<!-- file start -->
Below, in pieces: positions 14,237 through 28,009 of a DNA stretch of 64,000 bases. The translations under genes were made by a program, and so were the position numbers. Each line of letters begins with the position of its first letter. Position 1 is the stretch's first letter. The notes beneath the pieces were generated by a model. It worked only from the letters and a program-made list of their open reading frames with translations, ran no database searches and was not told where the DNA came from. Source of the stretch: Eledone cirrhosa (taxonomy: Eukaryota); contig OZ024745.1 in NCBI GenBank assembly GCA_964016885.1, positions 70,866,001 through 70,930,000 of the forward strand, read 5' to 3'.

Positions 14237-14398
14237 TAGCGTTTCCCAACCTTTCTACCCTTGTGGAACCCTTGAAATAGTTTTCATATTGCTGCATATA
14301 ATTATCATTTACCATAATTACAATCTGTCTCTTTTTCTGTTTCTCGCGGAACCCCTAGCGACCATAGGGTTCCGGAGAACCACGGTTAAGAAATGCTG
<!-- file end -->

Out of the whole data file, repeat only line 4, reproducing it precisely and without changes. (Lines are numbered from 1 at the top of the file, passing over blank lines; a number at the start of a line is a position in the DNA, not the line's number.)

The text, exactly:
14301 ATTATCATTTACCATAATTACAATCTGTCTCTTTTTCTGTTTCTCGCGGAACCCCTAGCGACCATAGGGTTCCGGAGAACCACGGTTAAGAAATGCTG